Early modern Westminster is familiar as the location of the Royal Court at Whitehall, parliament, the law courts and the emerging West End, yet it has never been studied in its own right. This book reveals the often problematic relations between the diverse groups of people who constituted local society - the Court, the aristocracy, the Abbey, the middling sort and the poor - and the competing visions of Westminster's identity which their presence engendered. There were four parishes in Westminster at the turn of the sixteenth century. The parishes of St Martin's and St Margaret's have been identified as two of only eighteen English parishes for which continuous and detailed parish records survive for the turbulent period 1535-1570. Differences in social organization, administrative structure and corporate life in the two parishes also provide a study in contrasts. These crucial differences partly shaped forms of lay piety in each parish as well as their very different responses to the religious reformations of Henry VIII and his children. The death of Henry VIII heralded important changes in Westminster. Most strikingly, however, this was a period of major religious change, in stark contrast to the piecemeal changes of Henry's reign. The dissolution of Westminster's abbey gave rise to special problems. The book examines individuals who wielded the most influence at the local government; as well as the social identity of these parish elites. Finally, it explores the interaction of religion with the social and political developments observed in the post-Reformation town.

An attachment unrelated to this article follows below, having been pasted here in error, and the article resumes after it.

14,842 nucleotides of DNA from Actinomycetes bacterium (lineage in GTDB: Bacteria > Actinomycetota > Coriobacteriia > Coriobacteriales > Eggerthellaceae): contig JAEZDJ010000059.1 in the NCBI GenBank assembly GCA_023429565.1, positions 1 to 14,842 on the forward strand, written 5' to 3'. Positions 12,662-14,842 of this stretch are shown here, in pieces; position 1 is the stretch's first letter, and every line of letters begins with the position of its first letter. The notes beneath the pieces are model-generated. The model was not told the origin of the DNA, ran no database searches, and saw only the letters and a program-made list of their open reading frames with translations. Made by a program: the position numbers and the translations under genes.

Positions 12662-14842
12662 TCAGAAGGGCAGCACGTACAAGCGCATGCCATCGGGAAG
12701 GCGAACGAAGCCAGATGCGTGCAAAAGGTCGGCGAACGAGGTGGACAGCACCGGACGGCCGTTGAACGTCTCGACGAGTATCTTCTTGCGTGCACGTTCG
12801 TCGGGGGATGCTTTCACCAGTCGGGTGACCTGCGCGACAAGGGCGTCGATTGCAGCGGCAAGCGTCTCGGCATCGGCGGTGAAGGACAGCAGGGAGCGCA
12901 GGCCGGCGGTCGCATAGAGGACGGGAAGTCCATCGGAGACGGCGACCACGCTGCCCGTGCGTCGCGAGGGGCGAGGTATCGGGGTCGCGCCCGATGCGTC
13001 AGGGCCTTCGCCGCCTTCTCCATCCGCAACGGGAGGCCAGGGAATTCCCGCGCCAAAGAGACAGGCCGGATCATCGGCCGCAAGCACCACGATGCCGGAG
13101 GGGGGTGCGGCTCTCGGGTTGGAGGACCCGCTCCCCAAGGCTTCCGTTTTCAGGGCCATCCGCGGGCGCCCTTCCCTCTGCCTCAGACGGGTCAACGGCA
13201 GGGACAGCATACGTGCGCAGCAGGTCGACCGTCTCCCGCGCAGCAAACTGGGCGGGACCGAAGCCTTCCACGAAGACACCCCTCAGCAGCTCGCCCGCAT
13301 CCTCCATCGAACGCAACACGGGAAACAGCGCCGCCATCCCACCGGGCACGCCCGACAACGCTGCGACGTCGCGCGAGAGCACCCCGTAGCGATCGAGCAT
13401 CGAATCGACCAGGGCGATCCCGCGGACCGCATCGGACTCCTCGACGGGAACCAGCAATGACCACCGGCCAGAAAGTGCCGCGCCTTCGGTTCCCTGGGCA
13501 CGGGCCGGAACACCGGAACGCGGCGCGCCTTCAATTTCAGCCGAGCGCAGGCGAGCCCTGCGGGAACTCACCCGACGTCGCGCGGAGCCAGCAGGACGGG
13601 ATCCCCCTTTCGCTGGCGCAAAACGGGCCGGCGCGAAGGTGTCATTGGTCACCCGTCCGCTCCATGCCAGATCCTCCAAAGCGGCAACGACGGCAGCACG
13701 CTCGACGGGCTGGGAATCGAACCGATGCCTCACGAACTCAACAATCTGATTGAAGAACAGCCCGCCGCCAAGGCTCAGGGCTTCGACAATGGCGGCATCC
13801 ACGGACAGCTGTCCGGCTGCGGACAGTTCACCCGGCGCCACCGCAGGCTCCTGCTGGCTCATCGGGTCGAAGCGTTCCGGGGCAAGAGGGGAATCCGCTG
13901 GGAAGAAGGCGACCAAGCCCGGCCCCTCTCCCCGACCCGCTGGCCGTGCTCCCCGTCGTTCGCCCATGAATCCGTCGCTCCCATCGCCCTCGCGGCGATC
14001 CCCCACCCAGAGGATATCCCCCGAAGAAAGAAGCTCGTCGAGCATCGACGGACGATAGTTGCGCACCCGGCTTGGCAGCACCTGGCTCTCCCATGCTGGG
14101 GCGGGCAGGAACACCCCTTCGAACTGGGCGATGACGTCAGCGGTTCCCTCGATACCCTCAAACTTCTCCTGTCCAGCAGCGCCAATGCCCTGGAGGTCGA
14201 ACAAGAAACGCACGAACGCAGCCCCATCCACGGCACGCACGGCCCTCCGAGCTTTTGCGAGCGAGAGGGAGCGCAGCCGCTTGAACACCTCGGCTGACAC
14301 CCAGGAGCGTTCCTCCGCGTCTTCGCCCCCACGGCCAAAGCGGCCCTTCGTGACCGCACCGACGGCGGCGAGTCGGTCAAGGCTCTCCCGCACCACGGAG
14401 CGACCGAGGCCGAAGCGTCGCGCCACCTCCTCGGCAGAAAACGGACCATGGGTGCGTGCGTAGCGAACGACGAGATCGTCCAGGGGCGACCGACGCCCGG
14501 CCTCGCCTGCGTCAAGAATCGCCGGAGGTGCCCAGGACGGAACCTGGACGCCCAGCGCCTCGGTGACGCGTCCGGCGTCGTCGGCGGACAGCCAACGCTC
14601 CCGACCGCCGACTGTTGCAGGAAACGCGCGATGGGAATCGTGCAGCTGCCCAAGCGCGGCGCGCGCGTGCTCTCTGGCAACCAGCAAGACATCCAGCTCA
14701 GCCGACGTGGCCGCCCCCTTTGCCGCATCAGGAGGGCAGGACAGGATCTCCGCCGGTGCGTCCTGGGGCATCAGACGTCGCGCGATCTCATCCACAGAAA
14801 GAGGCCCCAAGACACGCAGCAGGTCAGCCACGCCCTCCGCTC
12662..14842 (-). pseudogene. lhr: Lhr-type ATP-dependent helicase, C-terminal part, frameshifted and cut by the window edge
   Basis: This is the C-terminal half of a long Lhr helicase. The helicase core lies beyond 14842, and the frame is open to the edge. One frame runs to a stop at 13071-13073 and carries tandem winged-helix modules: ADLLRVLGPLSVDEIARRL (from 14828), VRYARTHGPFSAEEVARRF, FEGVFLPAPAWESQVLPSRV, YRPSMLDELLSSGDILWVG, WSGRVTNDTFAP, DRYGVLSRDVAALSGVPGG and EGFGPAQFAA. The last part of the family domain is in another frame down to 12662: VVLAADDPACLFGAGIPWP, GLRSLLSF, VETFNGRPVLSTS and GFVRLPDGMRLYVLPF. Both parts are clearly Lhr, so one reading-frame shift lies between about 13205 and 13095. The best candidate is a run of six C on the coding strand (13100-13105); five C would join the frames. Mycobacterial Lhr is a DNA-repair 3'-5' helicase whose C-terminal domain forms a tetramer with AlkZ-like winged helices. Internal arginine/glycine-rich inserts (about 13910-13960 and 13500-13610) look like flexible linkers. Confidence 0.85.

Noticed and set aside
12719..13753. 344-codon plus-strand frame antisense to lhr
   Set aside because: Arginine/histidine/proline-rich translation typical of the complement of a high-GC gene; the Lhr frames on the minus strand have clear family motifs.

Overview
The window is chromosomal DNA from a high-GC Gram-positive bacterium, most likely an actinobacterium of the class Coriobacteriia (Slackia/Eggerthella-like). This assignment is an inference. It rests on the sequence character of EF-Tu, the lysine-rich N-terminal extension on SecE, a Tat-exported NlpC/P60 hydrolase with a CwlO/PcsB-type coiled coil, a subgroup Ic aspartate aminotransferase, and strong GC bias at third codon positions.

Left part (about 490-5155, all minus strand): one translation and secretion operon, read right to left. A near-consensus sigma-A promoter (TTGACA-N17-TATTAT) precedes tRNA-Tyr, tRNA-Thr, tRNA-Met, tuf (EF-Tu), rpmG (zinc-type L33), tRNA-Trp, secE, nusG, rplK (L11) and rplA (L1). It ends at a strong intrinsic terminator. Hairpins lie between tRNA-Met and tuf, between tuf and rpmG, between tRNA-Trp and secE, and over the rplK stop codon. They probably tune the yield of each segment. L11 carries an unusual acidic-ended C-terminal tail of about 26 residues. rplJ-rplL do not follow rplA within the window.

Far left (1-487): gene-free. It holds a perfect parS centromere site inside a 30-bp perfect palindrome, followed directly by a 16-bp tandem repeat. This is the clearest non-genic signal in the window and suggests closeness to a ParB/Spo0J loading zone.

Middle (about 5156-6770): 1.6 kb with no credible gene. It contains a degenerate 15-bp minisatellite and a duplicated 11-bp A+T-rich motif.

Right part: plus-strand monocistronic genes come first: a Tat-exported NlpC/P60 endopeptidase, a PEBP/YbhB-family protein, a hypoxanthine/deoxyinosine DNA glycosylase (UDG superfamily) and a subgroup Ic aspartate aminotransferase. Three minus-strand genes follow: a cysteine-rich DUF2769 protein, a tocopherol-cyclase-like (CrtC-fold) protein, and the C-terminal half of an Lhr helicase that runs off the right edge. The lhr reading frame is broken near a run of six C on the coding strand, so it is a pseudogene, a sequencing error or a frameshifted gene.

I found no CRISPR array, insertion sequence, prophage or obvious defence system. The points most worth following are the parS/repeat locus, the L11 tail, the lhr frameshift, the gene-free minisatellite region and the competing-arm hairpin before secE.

The dissolution of Westminster's abbey gave rise to special problems, given the earlier prominence of the abbot in the medieval government of the town. Relations between Abbey, Crown and townspeople were certainly redefined during the century following the Reformation. In the Elizabethan period, power in Westminster was largely concentrated in the hands of the Crown and the Cecil family. The growing volatility of town politics and patronage in the early Stuart period partly reflected the collapse of the Cecil patronage that had earlier dominated the town. Jacobean Westminster was marked by a degree of continuity and stability, as Cecil patronage continued to operate on many levels within Westminster. In 1607, King James approved a bill for the incorporation of Westminster. Expenses incurred by St Margaret's parish in promoting the bill reveal the prominent, but ambiguous role played by members of the Cecil family.